I just wrote some thoughts on longer-term trading vs. short-term intraday trading in my earlier book review. I think the points are good for a standalone post, so I have pasted the content below.
I have recently switched my focus from intermediate term swing trading to intra-day futures trading, and the more I delve into intra-day futures trading, the more I am realizing that moving to a higher time frame and playing for the bigger swings comes with so many added benefits:
- Improved accuracy in interpreting market action, which translates to improved win rate. Large institutional players play for the big moves, they have no choice. Interpreting their overall actions by looking over a longer period of time improves the accuracy of interpretation tremendously. I do appreciate that intraday scalpers are able to achieve very high win rates. While that is certainly achievable, the learning curve is way steeper than learning to interpret longer-term plays.
- Less susceptible to being whipped around by games played by the sharks. Sharks can manipulate the markets over a short time frame, but when you use basic conditions as your allies, no shark can swim against the tide for long.
- Much better emotional stability. Instead of having your heart suspended by every incoming tick, going for the big swings allows you to approach the markets in a more calm and logical manner which leads to better decision-making.
- More profitable. This is a view echoed by Jesse Livermore, but is of course arguable, as there are many purportedly successful intra-day traders that make millions each year. Nonetheless, my view is that a longer term time frame allows you to capture much more of the daily range compared to intraday traders that try to capture a small % of each day’s range.
- More time flexibility. While there is a rise in systems / automated trading, discretionary intraday traders need to sit in front of the screen ready to pounce as each opportunity comes by. If they don’t put in the screen time, they don’t make income. This is compared to longer-term players that have much more flexibility in organizing their time to perform analysis, while requiring minimal screen time to monitor positions and make adjustments.
- Ability to capture overnight moves. Most intraday traders would trade a particular session of the market, e.g. T session, T+1 session. Unless the trader trades near 24 hours a day, he or she is bound to miss out on significant moves that happen in other sessions, e.g. overnight gaps, T+1 session moves, etc. Position traders would be able to capture such moves with their open positions.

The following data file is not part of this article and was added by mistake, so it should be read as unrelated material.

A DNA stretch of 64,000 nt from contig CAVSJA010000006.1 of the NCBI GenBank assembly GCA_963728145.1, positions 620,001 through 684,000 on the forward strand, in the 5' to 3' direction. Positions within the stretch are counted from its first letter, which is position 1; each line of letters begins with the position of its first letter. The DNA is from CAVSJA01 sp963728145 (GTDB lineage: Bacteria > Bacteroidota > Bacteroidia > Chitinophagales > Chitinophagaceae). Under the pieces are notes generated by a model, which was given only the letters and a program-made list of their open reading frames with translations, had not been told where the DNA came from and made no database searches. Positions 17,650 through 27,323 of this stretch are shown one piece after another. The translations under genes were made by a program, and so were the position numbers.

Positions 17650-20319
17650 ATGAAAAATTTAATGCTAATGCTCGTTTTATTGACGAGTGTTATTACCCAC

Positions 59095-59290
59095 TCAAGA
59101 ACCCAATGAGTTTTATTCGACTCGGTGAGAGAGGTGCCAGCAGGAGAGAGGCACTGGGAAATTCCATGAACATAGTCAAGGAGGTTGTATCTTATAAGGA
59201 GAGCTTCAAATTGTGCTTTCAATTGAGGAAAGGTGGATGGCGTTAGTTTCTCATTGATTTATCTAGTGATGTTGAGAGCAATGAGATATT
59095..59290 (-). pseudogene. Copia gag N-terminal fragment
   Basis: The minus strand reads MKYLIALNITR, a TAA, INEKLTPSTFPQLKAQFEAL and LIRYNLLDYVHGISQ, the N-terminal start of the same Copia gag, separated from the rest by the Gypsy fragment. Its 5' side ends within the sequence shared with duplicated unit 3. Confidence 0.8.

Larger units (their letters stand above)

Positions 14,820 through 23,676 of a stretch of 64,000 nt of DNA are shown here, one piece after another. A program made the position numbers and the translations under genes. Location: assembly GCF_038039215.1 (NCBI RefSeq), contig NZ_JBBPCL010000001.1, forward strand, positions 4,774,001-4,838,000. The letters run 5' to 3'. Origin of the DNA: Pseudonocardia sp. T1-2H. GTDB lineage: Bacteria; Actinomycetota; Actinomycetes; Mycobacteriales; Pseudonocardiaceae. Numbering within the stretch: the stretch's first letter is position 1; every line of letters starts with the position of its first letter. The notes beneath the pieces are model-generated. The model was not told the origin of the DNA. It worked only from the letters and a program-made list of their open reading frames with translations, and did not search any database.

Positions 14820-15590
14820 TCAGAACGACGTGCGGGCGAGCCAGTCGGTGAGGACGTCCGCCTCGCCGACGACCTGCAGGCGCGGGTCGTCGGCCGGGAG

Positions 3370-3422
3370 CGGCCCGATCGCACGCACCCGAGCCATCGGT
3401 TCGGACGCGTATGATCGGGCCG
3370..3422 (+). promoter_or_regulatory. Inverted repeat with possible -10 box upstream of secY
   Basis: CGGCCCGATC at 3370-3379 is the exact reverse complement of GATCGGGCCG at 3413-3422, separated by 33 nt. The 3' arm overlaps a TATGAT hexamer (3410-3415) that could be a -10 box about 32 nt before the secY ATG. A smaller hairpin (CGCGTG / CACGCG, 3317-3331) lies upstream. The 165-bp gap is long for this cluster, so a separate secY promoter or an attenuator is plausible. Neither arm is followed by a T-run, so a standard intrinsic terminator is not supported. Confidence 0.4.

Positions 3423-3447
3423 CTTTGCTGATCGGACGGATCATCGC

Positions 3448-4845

- More scalable. While this issue only comes into the picture when you have a decent pot of gold, longer-term strategies are more scalable compared to intraday strategies. I am not aware of any hedge fund that manages billions of dollars by only implementing intraday strategies.
- Longer moves with the same transaction costs. The transaction costs remain the same whether you are trading the long swing or a couple of ticks, so it makes more sense to play for the long swings to maximize the profits. Of course transaction costs may be lower with high volume due to intraday trading, but if you are already of a certain size, the reduction in costs is not comparable. Nowadays it is also possible for traders to obtain very competitive rates even with low volume.
- Execution friction and accuracy becomes less important. When you are trading for a couple of ticks, accuracy, speed, and slippage becomes critical, and final profitability will be sensitive to those factors. When you are trading for the long swing, those factors become much less important. Hence in terms of skill level required, definitely longer-term trading is much easier.
Intraday trading isn’t all bad however, some advantages are:
- Risk can be kept very small (relative to longer-term position trading), both in terms of the risk you take on entry, as well as the risk of getting the trade direction wrong. The risk you take on entry is kept small due to the distance to your stop. The risk of getting the trade direction wrong is kept small due to your quick reaction to changes in market trends.
- No overnight risk. If you flatten your position after each session, you would not bear any overnight risk. If you get the direction wrong, market gaps can easily lead to compounding of losses (e.g. averaging down).
- The P/L swings can be much lower, especially for volatile markets. If you take a position trade, the market can swing up and down wildly, which can be harder to take emotionally due to the corresponding large P/L swings. That might tempt to you to react to the short timeframe swings and screw up your position.
- Second chances on overnight moves. One thing I noticed is that even if you miss a nice overnight trend, the market tends to give you second chances to make those gains, because the big boys that missed it would reverse the market so that they can participate as well.
- Able to have double, triple dips. As the price moves from point A to B, it trends up and down intraday over a number of sessions. Good intraday traders will be able to milk that range multiple times. Note though that it is not easy to develop that kind of a skill. The choppiness of intraday trading would also result in stop outs that would eat into your profits.